St Catherine’s Church
ABOUT THE CHURCH
At the heart of the small village of Towersey in Oxfordshire, St Catherine’s church presents an almost ‘chocolate-box’ image of an English church. The honey-coloured limestone building is first glimpsed at the end of an avenue of tall lime trees. There is a pleasing simplicity to its square tower and plain tiled roofs. Similarly, inside, the plan is simple and the lofty interior is plainly decorated. The oldest parts of the church date from the 13th century and on the north side, 14th century oak doors have their original forged strap hinges and ancient locks intact. The windows are very fine, some with elaborate tracery and others that are much older with simple lancets.
A CHURCH AT THE HEART OF THE COMMUNITY
St Catherine’s church is at the hub of this small community. Alongside the Sunday services, other social gatherings take place throughout the week, such as ‘Café Church’ for pensioners, children’s craft activities, concerts and visiting guest speakers. With the church thriving as an active centre for the village, it was becoming increasingly important to address the suitability of the facilities in the building. The church had no WC meaning that the building’s users were required to walk approximately 75 metres to the village hall. Equally, there was no kitchen or water supply, so when social gatherings took place all the food, drink, crockery and cutlery needed to be carried by the event organisers to and from the church. Finally, there was no secure changing or storage area for use by the clergy in the church. A modest facility was needed so that they could change in privacy and lock away any personal belongings.
Like many churches, St Catherine’s was looking to make the space within the building more flexible in use. The pews at the southwest end of the church were rarely used, uncomfortable and unable to be moved to suit the various activities taking place.
This much-needed church re-ordering project would enable a wider range of activities and improve accessibility for all people. The intention was to encourage more people to attend the church, whilst preserving the heritage value of the Grade II listed building. A WC, servery and secure vestry were at the heart of the project, alongside repairs to the interior and exterior of the church, including roof repairs, stonework repairs to the tower, window repairs and repointing.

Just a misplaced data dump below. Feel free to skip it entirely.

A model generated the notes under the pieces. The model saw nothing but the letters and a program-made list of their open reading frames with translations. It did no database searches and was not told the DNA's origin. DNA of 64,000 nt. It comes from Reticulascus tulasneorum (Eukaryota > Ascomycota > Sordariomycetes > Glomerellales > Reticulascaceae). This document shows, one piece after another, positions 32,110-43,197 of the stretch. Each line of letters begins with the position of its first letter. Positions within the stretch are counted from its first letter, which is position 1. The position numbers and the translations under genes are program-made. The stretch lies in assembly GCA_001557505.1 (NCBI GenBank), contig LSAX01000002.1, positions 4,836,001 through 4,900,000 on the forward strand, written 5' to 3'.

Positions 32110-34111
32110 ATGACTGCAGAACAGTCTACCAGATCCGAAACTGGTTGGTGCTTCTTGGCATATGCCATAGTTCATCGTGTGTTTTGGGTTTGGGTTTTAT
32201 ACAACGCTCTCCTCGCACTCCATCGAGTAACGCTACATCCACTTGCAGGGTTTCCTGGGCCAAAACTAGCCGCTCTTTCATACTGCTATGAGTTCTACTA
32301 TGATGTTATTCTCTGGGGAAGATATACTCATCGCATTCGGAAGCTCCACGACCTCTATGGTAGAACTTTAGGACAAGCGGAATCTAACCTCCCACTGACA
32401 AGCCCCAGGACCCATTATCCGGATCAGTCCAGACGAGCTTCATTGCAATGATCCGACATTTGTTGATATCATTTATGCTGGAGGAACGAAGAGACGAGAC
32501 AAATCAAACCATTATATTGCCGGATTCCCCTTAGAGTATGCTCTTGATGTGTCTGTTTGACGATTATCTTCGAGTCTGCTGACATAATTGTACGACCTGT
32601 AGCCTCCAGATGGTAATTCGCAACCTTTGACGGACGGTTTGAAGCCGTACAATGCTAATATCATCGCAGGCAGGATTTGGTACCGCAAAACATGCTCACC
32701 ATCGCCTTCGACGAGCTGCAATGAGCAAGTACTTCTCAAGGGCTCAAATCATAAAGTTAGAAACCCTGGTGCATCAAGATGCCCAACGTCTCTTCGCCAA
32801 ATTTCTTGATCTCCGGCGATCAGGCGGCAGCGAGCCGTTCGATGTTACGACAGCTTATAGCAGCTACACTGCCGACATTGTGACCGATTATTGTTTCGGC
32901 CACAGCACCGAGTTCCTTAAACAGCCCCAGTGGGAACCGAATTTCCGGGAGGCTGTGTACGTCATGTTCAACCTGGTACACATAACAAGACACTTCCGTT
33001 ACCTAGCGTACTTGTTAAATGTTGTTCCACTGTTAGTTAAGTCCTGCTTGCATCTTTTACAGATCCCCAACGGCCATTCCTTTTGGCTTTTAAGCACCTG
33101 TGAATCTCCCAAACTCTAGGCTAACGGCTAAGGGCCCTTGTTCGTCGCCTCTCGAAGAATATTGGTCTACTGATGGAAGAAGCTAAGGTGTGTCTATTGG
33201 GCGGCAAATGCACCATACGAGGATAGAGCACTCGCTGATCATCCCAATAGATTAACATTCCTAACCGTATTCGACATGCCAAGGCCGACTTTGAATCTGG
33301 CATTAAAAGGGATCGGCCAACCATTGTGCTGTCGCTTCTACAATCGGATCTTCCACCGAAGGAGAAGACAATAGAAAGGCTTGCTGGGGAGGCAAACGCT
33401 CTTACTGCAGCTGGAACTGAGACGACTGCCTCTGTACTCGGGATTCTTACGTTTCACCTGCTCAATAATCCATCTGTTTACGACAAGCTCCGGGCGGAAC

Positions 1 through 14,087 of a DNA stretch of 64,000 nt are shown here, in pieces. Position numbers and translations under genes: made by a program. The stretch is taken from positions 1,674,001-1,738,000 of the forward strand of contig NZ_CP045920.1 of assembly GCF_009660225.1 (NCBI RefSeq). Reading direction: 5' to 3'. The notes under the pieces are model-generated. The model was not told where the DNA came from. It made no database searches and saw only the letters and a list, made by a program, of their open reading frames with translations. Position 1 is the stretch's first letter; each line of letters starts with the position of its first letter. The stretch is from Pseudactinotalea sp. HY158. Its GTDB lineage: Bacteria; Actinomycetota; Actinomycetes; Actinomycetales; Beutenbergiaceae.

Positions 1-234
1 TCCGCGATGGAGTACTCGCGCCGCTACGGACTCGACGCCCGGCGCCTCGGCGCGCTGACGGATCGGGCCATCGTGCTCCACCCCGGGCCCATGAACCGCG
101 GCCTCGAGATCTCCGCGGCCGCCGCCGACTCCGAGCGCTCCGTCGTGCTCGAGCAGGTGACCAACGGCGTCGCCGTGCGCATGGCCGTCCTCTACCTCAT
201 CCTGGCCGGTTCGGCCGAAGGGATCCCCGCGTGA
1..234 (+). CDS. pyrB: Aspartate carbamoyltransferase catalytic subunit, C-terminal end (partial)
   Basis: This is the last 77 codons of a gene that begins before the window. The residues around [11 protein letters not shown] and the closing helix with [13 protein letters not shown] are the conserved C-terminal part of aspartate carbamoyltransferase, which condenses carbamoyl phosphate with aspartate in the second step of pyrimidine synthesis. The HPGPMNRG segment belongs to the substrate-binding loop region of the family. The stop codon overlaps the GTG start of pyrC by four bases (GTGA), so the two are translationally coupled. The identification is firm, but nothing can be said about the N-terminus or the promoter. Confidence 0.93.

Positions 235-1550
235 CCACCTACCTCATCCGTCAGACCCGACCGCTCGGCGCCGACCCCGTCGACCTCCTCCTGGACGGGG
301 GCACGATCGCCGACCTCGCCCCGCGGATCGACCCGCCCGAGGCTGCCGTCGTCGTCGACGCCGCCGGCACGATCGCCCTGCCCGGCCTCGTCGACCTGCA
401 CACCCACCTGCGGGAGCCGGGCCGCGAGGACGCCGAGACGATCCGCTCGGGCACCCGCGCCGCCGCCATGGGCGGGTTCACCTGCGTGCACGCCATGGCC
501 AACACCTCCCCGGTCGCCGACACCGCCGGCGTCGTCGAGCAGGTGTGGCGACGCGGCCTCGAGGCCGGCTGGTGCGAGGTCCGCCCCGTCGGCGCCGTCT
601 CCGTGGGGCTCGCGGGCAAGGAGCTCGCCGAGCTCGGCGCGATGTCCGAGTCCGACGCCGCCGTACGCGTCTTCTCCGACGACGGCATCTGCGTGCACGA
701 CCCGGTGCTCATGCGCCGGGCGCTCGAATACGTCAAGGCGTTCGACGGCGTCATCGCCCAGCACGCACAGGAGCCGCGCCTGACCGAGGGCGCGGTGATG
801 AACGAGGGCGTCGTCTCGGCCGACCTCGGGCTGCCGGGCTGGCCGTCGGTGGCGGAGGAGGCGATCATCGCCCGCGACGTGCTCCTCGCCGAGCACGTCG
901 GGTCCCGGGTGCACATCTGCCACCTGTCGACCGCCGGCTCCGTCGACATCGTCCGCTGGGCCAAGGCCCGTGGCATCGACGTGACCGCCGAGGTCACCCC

OUR WORK HERE
Stone Edge was contracted to undertake the work at St Catherine’s in 2018. This sensitive re-ordering project, with the aim of preserving the simplicity of the building, needed to be approached with a lightness of touch and respect for the heritage. Working in close partnership with the architect, Sherry Bates, Stone Edge’s masons, lime plasterers and joiners demonstrated a clear understanding of the objectives alongside their traditional skills.
Inside, a new accessible WC was installed, along with a servery, storage cupboards, re-routing of the electrical cables, removal of pews in the southwest of the name, lowering of the associated pew platform, reuse and adaptation of those pews in the south porch, new notice boards in the south porch, adaptations to lighting and new heating. The WC and servery were to replace makeshift storage at the west end of the nave. The design of this element of the scheme was particularly ingenious – and successful.
The new facilities are concealed by much needed storage cupboards, conceived as a symmetrical screen, framing the west window. Viewed from the front, these appear as oil-oak moulding, derived from medieval linenfold carving. This piece of craftsmanship, is identified with the church’s current congregation who raised funds for its construction. It is a beautiful feature, which preserves the west window as the focal point of the end of the nave and does not detract from the simplicity of the church interior.
The work to the exterior of the building, included sensitive conservation repairs to the delicate metalwork of the windows. At last, they could be opened, to let fresh air in to the church. Stone replacements and repairs were carried out, with pointing in lime mortar. The tower now has a new lead roof, ensuring it will be watertight for at least another century.